April 19, 2021

DCTRS

Damascus Center for Theoretical and Civil Rights Studies

COVID-19: Basic medical care suffers amid Los Angeles surge

Coronavirus patients are overwhelming many Los Angeles County emergency rooms and intensive care units, and hospitals are seeing ripple effects that harm operations and care across the medical network.

With 700 nurses from primary care clinics diverted to hospitals and other critical needs, county officials have been forced to temporarily shut five public primary care clinics across the county and reduce hours at most of the others, which provide children with immunizations and where people with chronic diseases have their medications managed.

“We have kept a skeleton crew to continue to work in our outpatient clinics,” said Dr. Christina Ghaly, the L.A. County director of health services. “But overall, our capacity for outpatient services is much less than it is in routine times.”

This means that patients with chronic illnesses will be at greater risk of needing to go to the emergency room if they become more seriously ill because of the lack of outpatient care.

“But in the absence of sufficient staff to care for our inpatients, we don’t have a better option,” Ghaly said.

Paramedics are now regularly deciding not to transport non-critical patients to overcrowded hospitals, hoping to free up space for those most in need. This has forced people who might otherwise go to the emergency room to look elsewhere for care.

Hospitals are scrambling to find staff. Sometimes emergency medical technicians are asked to work in hospitals. Older hospitals are being reconfigured to house far more patients than they ever anticipated holding.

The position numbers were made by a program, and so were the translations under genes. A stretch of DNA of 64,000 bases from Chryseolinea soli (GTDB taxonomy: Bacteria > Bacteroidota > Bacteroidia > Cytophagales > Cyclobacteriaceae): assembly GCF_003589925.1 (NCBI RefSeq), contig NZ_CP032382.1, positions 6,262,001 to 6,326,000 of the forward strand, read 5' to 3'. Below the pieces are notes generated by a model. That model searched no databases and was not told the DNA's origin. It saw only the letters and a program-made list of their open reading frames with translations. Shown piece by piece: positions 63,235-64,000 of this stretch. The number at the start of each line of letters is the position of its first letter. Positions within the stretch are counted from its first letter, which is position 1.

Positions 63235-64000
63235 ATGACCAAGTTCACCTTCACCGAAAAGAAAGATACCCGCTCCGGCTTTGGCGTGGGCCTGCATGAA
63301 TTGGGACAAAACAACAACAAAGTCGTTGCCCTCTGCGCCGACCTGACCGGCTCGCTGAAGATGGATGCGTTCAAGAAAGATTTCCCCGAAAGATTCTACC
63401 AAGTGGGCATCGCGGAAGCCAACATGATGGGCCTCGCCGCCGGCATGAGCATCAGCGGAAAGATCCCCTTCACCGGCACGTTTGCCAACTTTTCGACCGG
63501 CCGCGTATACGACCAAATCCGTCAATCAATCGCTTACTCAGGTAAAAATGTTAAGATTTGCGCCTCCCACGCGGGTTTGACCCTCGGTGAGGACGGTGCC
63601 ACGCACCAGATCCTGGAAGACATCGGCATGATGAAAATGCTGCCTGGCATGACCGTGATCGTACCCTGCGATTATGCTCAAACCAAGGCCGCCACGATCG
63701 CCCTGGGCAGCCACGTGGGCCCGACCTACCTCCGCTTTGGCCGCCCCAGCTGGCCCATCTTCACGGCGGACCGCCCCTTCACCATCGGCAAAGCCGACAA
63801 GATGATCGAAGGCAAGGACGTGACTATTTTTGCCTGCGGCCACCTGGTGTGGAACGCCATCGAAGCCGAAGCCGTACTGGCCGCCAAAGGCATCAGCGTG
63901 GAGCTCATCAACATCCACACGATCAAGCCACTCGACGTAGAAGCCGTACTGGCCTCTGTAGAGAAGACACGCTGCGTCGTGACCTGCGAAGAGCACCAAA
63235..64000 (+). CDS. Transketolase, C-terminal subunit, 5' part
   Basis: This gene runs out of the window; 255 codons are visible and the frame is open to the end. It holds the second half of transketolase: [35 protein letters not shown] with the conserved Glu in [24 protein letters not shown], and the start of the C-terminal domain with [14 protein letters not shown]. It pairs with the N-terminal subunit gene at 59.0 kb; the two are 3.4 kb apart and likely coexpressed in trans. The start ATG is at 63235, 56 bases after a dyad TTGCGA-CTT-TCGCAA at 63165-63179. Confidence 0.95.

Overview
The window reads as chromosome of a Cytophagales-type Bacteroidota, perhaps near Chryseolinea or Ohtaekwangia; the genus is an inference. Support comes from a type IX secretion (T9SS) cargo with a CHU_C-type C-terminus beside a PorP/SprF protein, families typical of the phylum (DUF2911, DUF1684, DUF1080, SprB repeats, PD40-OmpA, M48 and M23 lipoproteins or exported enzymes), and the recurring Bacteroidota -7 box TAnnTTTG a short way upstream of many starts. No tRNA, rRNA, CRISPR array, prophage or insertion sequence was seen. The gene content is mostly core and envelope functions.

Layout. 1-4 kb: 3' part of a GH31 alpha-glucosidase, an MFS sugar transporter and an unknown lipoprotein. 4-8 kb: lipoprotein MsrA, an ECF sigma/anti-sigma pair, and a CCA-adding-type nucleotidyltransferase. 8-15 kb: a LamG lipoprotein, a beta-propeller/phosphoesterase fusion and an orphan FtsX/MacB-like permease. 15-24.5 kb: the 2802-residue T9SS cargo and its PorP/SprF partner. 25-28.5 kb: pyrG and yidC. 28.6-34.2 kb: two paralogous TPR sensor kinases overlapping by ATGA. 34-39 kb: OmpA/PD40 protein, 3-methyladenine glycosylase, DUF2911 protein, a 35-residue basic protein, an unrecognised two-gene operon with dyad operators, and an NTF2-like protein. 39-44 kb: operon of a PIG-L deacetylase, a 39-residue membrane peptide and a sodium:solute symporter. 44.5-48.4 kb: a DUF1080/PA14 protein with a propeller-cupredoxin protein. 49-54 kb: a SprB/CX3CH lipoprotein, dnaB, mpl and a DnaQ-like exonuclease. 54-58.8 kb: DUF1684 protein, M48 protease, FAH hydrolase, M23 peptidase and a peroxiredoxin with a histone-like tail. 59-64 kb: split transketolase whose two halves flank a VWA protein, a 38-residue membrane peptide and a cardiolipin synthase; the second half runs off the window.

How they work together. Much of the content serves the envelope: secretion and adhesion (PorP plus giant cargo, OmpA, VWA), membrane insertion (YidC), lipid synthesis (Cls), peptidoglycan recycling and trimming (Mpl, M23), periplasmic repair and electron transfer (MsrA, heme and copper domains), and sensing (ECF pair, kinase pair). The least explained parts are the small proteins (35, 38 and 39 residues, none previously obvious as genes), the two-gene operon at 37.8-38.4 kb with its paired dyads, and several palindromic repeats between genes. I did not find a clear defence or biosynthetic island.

Patients, suffocating from their inflamed lungs, are demanding oxygen to the extent that some hospitals are losing air pressure needed for the oxygen delivery system to work. “Running low of oxygen and oxygen tanks is an issue,” said Cathy Chidester, director of the L.A. County Emergency Medical Services Agency.

A chronic shortage of oxygen tanks is a problem for hospitals trying to discharge recovering COVID-19 patients as fast as possible, as they often need to be sent home with oxygen tanks.

“There’s only so much oxygen equipment and vendors that do these supplies of home oxygen therapy,” Chidester said. It has also been difficult to transfer patients from smaller hospitals who need more specialized care from larger hospitals who can better care for patients suffering from things such as trauma, heart attacks and strokes, Chidester said.

Sometimes, there are no beds available in hospitals better equipped to handle those types of patients.

“We’re experiencing extreme conditions in L.A. County,” said L.A. County Public Health Director Barbara Ferrer. “Our hospitals continue to be overwhelmed. As more and more people are rushed to hospitals, the tragic fact is that hundreds more people will die every week from COVID-19. These trends, unfortunately, will continue into January.”

As more deaths occur in L.A. County, there are some troubling trends. A greater percentage of people in L.A. County are dying of COVID-19 without having any underlying health conditions, Ferrer said. Earlier in the pandemic, more than 90% of those who died had underlying health conditions; now, 86% of those who died had underlying health conditions.

“There are more people than ever not only passing away, but passing away without any underlying health conditions,” Ferrer said.

The threat to relatively young adults was hammered home nationwide this week when Luke Letlow, Louisiana’s newest Republican member of the U.S. House, died Tuesday night from complications related to COVID-19, only days before being sworn into office. Letlow was 41 and reportedly had no underlying health conditions.